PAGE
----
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U.S. Attorney John Vaudreuil attends a community meeting Tuesday at Bethany Evangelical Free Church on Madison's East Side, where residents questioned police about the Nov. 9 fatal shooting of Paul Heenan by an officer.

The U.S. Justice Department will review the fatal shooting of Paul Heenan by a Madison police officer to determine if Heenan's civil rights were violated by the use of unreasonable force.

U.S. Attorney John Vaudreuil said he asked for the review after receiving 50 to 100 letters seeking an independent review of the Madison Police Department's own investigation of the Nov. 9 shooting.

Vaudreuil said the review by the Civil Rights Division in Washington, D.C., which could take several weeks to be completed, will be limited to the question of whether there was a violation of federal law, specifically whether Heenan's constitutional rights were violated by the use of unreasonable force.

A review of the Police Department's investigation and other information by Dane County District Attorney Ismael Ozanne found Officer Stephen Heimsness had not violated state law.

An internal investigation by the department also found that Heimsness had not violated its policies on the use of force.

But Heenan's family and community members continue to question the need for deadly force and the impartiality of the department's investigation, along with citing two prior cases in which Heimsness' use of force was investigated.

Police welcome review

Heenan, 30, was intoxicated when he entered a neighbor's home at about 2:45 a.m., then began struggling with the homeowner who tried to take Heenan to his own residence. Seeing what he believed to be a struggle between the homeowner and a possible burglar, Heimsness ordered them to "get down" at gunpoint, but Heenan, who was unarmed, came at him.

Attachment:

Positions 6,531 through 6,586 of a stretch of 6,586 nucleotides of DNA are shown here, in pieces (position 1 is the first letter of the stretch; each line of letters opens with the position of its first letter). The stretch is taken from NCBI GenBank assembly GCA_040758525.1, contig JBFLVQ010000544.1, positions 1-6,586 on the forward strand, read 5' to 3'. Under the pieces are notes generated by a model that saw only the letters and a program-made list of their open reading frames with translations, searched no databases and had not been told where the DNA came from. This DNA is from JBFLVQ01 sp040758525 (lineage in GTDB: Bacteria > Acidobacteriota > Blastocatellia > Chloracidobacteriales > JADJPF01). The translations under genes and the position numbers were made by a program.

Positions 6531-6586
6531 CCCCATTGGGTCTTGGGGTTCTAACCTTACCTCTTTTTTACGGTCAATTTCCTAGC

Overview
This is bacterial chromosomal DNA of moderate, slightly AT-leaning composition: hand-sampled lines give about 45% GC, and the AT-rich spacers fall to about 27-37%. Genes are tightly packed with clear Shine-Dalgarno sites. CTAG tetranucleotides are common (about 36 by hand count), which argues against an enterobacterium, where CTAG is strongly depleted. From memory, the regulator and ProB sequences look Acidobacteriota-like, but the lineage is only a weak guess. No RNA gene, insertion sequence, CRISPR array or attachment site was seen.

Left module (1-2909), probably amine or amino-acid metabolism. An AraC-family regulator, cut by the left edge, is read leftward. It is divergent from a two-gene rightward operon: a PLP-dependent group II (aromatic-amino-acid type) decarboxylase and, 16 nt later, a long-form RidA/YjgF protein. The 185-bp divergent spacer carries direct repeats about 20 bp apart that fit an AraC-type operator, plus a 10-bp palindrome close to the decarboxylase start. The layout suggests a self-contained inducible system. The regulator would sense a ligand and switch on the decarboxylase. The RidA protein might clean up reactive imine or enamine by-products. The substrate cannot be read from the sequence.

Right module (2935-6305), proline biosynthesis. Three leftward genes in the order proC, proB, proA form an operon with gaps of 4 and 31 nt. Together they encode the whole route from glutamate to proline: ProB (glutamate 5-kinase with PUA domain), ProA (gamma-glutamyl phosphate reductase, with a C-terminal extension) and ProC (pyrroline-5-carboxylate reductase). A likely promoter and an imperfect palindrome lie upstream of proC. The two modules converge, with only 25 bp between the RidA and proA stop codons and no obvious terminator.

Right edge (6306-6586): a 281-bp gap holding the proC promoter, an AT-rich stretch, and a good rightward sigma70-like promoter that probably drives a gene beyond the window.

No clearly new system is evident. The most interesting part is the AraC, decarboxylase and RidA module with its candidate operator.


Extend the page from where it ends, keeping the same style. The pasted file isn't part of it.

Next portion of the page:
According to Heimsness' account, Heenan grabbed his arm and was reaching toward his gun, leading him to him believe Heenan was trying to disarm him and his life was in danger. After the two separated briefly, he fired three shots.

Madison police spokesman Joel DeSpain said Chief Noble Wray welcomes the federal review.

"He wants to be as transparent as possible," DeSpain said, adding that state Department of Justice has already reviewed the department's investigation, which also was monitored by a Dane County Sheriff's official.

Madison attorney Jeff Scott Olson, who is representing the Heenan family, said, "I think it's a fine development."

Olson noted that the four Los Angeles police officers involved in the beating of Rodney King were cleared by their department and acquitted of criminal charges by a jury before two of them were found guilty of federal civil rights violations, saying, "It's an illustration of how important the Department of Justice can be in a police misconduct case."

Credibility is key

But other legal and law enforcement experts say that based on what is currently known about the Heenan case, it is unlikely the federal review will find a civil rights violation.

"It has never had the feel of a blatant and overt violation of an individual's civil rights," said Michael Scott, director of the Center for Problem-Oriented Policing at UW-Madison. He added that there does not appear to be gross brutality or willful misconduct by the officer.

UW-Madison law professors Walter Dickey and Donald Downs said it will likely come down to whether Heimsness' account is found to be credible.

The homeowner, Kevin O'Malley, has said he did not see Heenan reaching for Heimsness' gun, though he acknowledged that could have occurred, nor did a second officer, who police say was arriving as the shots were fired.

At a community meeting about the shooting Tuesday, questions also were raised about O'Malley's account that Heenan had put both of his hands up to his chest defensively and had begun backing off and crouching as though he was complying with Heimsness' orders at the time he was shot.

Vaudreuil, who attended the meeting, on Thursday praised community members for the insightful questions they posed to police and the district attorney. He said it was a reasonable goal to see some changes result from a police department review of its policies.

But, Vaudreuil said , if the goal is to have the officer charged with a crime, "That's a goal that I suspect is going to be a very difficult goal."

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